This was a good question and I thought I knew the answer but it turns out I had it wrong too. I dug out the manual for the FT-817 and reviewed what it had to say - see page 28, text box at the bottom of the page Adjusting the Transmitter Power Output. There it was, the answer. But, it was not absolutely clear.

Several members of the GQRP responded with explanations which helped to clarify. Three Blobs was 2.5 watts, two Blobs 1 watt, one Blog on half watt, and no Blobs was 5 watts.

A bit counter intuitive but some simple testing proved it out. Normally you would expect the more Blobs the higher the power, the fewer the less.

I took this as an excuse to tinker on the workbench and set about to check and measure the power output of my FT-817nd. It was actually very simple, set up the radio on the workbench, supply set to 13.7 volts, attach dummy load with a tap onto which I could probe with my Fluke 85 RF Probe and run up and down the bands and power settings taking measurements along the way.

I have several RF probes all of which I have made over the years except for one and that is my Fluke 85 RF probe. You will find many designs for this very simple device by using Google; some are very simple and others a bit more complex but in the end the all pretty much do the same thing, change the RF AC signal into a DC voltage that can be measured on any high impedance input voltmeter.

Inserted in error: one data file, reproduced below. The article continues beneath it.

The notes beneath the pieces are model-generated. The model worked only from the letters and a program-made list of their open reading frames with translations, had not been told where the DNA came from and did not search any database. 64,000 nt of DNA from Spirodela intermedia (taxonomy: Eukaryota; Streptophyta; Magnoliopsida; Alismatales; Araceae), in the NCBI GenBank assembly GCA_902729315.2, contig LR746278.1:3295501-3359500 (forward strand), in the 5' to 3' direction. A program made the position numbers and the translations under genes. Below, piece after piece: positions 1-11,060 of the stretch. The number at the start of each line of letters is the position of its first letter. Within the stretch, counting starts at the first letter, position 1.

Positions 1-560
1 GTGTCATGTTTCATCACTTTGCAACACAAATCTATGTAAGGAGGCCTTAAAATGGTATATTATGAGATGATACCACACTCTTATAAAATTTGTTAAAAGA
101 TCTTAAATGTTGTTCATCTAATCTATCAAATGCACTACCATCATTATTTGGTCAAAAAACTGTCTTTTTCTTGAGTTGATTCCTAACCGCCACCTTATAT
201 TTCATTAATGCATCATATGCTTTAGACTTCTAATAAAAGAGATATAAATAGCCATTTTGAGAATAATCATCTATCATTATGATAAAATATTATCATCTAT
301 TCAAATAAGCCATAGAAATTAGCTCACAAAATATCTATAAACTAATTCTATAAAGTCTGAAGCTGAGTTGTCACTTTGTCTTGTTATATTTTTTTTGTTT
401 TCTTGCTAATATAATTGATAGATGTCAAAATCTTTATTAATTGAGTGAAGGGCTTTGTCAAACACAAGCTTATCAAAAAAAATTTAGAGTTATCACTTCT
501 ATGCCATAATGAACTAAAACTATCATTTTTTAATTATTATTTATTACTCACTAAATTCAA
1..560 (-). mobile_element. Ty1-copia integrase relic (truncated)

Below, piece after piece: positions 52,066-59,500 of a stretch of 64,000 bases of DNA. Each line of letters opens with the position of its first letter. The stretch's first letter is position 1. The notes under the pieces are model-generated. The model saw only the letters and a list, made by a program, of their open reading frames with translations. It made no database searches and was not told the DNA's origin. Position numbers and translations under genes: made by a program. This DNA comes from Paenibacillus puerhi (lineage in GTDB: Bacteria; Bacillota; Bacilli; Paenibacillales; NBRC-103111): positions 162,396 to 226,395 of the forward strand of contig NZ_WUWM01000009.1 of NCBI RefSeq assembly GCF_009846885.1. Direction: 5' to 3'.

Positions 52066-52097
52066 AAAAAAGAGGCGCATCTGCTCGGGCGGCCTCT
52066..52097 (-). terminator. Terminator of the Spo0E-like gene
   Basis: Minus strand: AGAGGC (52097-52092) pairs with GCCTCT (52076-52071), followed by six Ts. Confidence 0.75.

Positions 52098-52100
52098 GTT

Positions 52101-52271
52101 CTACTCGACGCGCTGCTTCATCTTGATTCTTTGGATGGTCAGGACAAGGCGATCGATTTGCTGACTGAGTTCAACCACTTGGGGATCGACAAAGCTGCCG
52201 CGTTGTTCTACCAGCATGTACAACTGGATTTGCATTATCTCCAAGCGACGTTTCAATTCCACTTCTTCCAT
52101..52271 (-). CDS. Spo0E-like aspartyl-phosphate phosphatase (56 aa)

The Fluke 85 RF probe is a well made commercial item and usable up to about 500 Mhz. 

I was lucky and found a new, very reasonably priced one on eBay. 


Using a voltmeter and an RF probe will let you measure the Root Mean Square (RMS) voltage of your signal. Once you have this and knowing that you have been making your measurements with respect to 50 ohm you can apply any number of formulas to convert to whatever form you wish.

With respect to 50 ohms:
 
  •           Power in Watts is Vpeak squared divided by 100
  •           Vpeak is Vrms x 1.414 
And, this is my result:








Zero BlobsThree BlobsTwo BlobsOne Blob
Volts RMSWattsVolts RMSWattsVolts RMSWattsVolts RMSWatts
50 Mhz16.405.3811.402.607.301.075.500.60
28 Mhz15.504.8010.902.387.000.984.900.48
25 Mhz15.504.8010.902.387.000.984.900.48
21 Mhz15.504.8010.902.387.000.984.900.48
18 Mhz15.454.7710.802.337.000.984.900.48
14 Mhz15.504.8010.802.337.000.984.900.48
10 Mhz15.804.9911.002.427.000.985.200.54
7 Mhz15.905.0511.002.427.101.015.200.54
3.5 Mhz16.105.1811.202.517.201.045.250.55

So, there you go. Power output on each setting is pretty consistent from 80 through 6 meters at least for my Ft-817nd.

I didn't check 160M, 2M or 70cm as there was a second purpose to my tinkering.

Recently, the thought had occurred that I would like to try and modify a Bird 43 watt meter element so that I could use it to measure very low power at least on HF. These elements are very simple in design but rather complex in their detail. As a start down this interesting path I purchased a used 5A element - 5W 25 to 60 Mhz and wanted to see what it's response was to a known signal level over the range from 80M to 6M